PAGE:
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Mark Mardell: “I’ve always tried to be open and honest – it’s what makes me a journalist”

Thursday, 9th March 2023. Sophie Parrott, Parkinson's Life

Mark Mardell has enjoyed a successful and varied career in journalism – from working as the BBC’s political correspondent to presenting the news and current affairs programme ‘The World This Weekend’. In 2022, he revealed his Parkinson’s diagnosis on a podcast. The journalist and presenter sheds light on his career – and highlights why open conversations about the condition are key

Please tell us a bit about yourself and your experience of Parkinson’s.

I’ve always worked in journalism. I started off in commercial radio in the UK, working in Teesside at BBC’s local station Radio Tees before joining Radio Aire in Leeds, then the Independent Radio News in London. After that, I went on to work as a BBC political correspondent for years.

I spent some time in Europe as the BBC’s first Europe editor, which was great fun. I also went to America, where I served as the North America editor, before returning to England around 2015. There, I presented the current affairs programmes ‘The World This Weekend’ and ‘The World at One’.

I’ve done a lot of TV over the years, but my first love was radio. The driving force of my journalistic career has been to meet people, explain what they think and travel the world.

In 2022, I was diagnosed with Parkinson’s. My experience was relatively unusual. I had spoken to people who had been to the doctor and their diagnosis had come as a complete shock to them. But before my diagnosis, I was pushing my doctors to accept that it was Parkinson’s because I had realised that something was wrong.

I found opening grocery packaging difficult. I thought to myself: ‘They are making it more difficult to get into these things – you need scissors to get them open!’ I didn’t really think: ‘Is something wrong with your fingers?’

How has your life changed since your diagnosis?

No longer driving was one of the biggest things. Changes in my voice and typing were another, given that all I’ve done throughout my life is communicate, mainly through my voice. Now I’ve got a weak voice and it gets weaker during the day.

For most of my life, I had my wife telling me: ‘You’re booming too much in public’, or ‘You’re too loud’, and now I struggle to make myself heard, literally. I can find it very frustrating in conversations because you do become slightly invisible when people can’t hear you. Typing messages and emails has also become slower – I have to do it finger by finger.

But I don’t see these changes as the enemy; I see it as the new me. The fact that I am slower is something that I have to accept. I’m determined to carry on doing the things I enjoy. I’m not very good at taking exercise but something I must do is resume yoga.

You spoke about your Parkinson’s diagnosis on a podcast. What response did you receive afterwards?

When I went on Roger Bolton’s podcast, ‘Beeb Watch’, I had said to the producer: ‘I’m going to have to mention my voice, because it does sound different to anyone who knows me.’

Even after all the years I’ve spent working in journalism, I hadn’t thought that I was a big enough name for it to be of interest to the public. But the news of my diagnosis was picked up by many papers – and then by the news and current affairs show the ‘Today Programme’.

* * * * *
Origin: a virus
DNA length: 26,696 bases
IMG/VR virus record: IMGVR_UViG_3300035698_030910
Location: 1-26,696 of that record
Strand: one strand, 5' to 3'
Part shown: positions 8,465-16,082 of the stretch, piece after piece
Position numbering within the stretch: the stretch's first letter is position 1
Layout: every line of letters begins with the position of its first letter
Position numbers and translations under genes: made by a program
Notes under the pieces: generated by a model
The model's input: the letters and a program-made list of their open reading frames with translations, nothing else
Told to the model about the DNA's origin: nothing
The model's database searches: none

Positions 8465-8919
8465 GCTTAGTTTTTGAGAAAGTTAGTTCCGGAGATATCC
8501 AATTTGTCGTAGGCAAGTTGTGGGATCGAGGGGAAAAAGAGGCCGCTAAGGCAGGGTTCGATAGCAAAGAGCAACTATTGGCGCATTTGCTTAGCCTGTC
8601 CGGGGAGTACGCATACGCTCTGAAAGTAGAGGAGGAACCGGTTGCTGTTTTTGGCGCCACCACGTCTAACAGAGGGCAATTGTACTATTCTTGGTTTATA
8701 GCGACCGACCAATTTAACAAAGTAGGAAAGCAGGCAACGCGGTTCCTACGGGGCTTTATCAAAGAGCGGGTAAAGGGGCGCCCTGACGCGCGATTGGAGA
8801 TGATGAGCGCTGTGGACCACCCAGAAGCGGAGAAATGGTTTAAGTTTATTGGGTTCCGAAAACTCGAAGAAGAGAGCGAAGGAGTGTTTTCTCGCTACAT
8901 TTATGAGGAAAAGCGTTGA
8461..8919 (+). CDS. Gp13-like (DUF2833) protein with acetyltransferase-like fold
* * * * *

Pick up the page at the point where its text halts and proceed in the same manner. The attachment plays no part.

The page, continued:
The way that people responded was really nice – I should have realised that it would have been. Broadcaster Jeremy Paxman had his documentary ‘Paxman: Putting Up with Parkinson’s’ out the week I went public, so I think that added a bit of news interest in the way these things roll together.

Do you think people, particularly those with a following, should talk openly about their experiences with the condition?

Yes, it’s very important. I’ve always tried to be open and honest. I think it’s one of the things that makes me a journalist: I believe in sharing information. Just as people are becoming more open to talking about mental health, I think being more open to talking about Parkinson’s is a good thing. There is no shame attached to it.

Is it beneficial for the Parkinson’s community to have public figures that they can look up to?

I don’t think it’s necessarily a case of having someone to look up to, but it’s good to have a name that you might recognise. I think we all become interested when people we have heard of do something – this is really the basis of journalism.

I’ve lived with my diagnosis for coming up to a year now, and while it has been annoying and frustrating, it hasn’t been a disaster. It hasn’t plunged me into deep depression or stopped me from doing the things I really love.

I think the more people talk about these things, the more knowledge is gathered, and the more progress can be made. Certainly, with Parkinson’s, you can live a relatively full life.

What advice would you give to someone who has recently been diagnosed?

My advice would be to visit helpful websites, and meet other people with Parkinson’s and talk to them. I’m lucky that I get to meet with a group that British journalist Rory Cellan-Jones set up, where I have the chance to chat with others.

I feel very privileged to have had an active and fun life. I’m going to continue having as much fun as possible despite this condition.

Parkinson's Life 

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